Monday, November 14, 2016

Five Personal Take-Aways from the Election

I've come up with five personal take-aways from this election so far. These are just my intuitions to do with as you will.

1. There are many kinds of forgotten.
No matter who lost this election, there would be a major part of the American populace who felt left behind. Those who are terrified right now and those who are protesting are the left behind of this election. Unless the system actually does get rigged, I have little doubt but that they will be back.

2. This is the age of transparency.
Whether he actually is or not, Trump seemed more transparent than Clinton. Whether she actually is or not, she seemed sneakier than Trump. She didn't have press interviews. She was calculating behind the scenes, as her leaked emails seemed to show. Maybe it wouldn't have mattered in the 90s. It doesn't seem to work in an age when nothing seems to remain a secret.

3. Hate trumps love.
Not of course for God, not of course for Christians, but for the majority of fallen humanity. Jonathan Haidt has put it well when he says that conservatives understand human nature better than liberals. I thought during the election that if there were a strength meter for slogans like there is for passwords, "stronger together" and "love trumps hate" would have come out pretty weak. "Make America great again" says, "Fight for freedom! To the death! Storm the Bastille!" Liberals just aren't very good at slogans that appeal to the majority of men.

4. Charisma beats competence.
I know that many will question whether Clinton was truly competent, but she certainly looked more qualified for the job on paper. In part this was an election of "leader" (understood as the propensity to gather followers) versus "manager." She had all the data. She followed her spreadsheets.

But it is charisma that starts revolutions and movements. Few will follow a manager into battle (although managers seem essential to actually winning battles). The night before the election I listened to rousing speeches from Michelle and Barack Obama, but was bored to death when Clinton started speaking--even though I thought she was a much safer candidate than Trump. Reagan beat Carter. Bush II beat Gore. Charisma wins.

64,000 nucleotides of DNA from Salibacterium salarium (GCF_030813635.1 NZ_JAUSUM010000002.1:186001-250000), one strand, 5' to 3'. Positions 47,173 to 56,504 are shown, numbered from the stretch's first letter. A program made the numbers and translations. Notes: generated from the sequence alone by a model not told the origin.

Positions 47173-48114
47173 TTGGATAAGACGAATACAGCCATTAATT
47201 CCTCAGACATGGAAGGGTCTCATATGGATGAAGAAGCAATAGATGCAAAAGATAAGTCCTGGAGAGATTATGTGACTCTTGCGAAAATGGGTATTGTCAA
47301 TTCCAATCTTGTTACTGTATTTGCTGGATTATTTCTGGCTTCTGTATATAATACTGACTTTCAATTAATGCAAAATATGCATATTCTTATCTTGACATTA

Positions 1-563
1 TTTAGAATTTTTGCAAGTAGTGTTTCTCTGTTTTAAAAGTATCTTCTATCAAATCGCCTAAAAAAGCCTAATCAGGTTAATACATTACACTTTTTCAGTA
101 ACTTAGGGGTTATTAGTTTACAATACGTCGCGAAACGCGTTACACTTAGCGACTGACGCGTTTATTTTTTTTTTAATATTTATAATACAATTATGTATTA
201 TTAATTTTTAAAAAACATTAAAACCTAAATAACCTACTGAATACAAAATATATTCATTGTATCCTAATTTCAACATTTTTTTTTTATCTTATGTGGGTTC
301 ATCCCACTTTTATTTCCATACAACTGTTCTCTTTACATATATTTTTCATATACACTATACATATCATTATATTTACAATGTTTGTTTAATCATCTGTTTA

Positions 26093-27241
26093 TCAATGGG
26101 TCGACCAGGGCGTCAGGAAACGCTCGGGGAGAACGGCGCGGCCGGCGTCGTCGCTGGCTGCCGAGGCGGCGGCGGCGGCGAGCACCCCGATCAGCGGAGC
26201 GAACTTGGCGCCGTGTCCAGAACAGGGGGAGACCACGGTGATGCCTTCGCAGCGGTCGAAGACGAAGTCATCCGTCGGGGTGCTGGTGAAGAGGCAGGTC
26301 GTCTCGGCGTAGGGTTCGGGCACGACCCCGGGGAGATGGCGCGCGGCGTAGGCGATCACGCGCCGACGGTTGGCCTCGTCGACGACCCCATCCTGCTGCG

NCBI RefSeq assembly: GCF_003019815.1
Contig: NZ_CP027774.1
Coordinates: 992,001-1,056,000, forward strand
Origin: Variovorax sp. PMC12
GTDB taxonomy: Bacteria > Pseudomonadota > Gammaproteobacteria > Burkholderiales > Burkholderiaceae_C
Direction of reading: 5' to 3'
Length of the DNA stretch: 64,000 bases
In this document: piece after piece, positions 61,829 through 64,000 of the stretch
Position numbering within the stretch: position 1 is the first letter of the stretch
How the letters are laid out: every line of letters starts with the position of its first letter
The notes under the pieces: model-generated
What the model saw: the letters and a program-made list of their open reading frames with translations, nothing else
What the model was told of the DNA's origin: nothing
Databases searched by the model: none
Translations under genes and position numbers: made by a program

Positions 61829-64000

5. There is no divine right to the presidency.
In the last couple months of the campaign, I kept thinking of a statement tucked in the emails of Colin Powell, probably stolen by the Russians and passed on to the public through Wikileaks. Powell said, "Everything HRC touches she kind of screws up with hubris." I don't know what her attitude really is, but someone has done a really good job of giving us the impression that she thought she deserved the presidency, like it was her turn, her "divine right." I certainly got this impression in 2008 when Obama sped past her.

Did Democrats give her a pass because it was "her turn"? If so, they did so to their detriment. Biden probably would have won. Certainly Bernie would have.

I mean no one any offence. I hope you will excuse me for putting down some of my reflections in electrons. I welcome civil push-back.

1 comment:

Patrick Bowers said...

Ken, this is a nice run down, but I would like you to do a post on how this election was an example how the Church is not to function as a way to be a witness to the world (or in our case to the USA). I think that may be more helpful to building up the Body which is so divided over the out come of the election.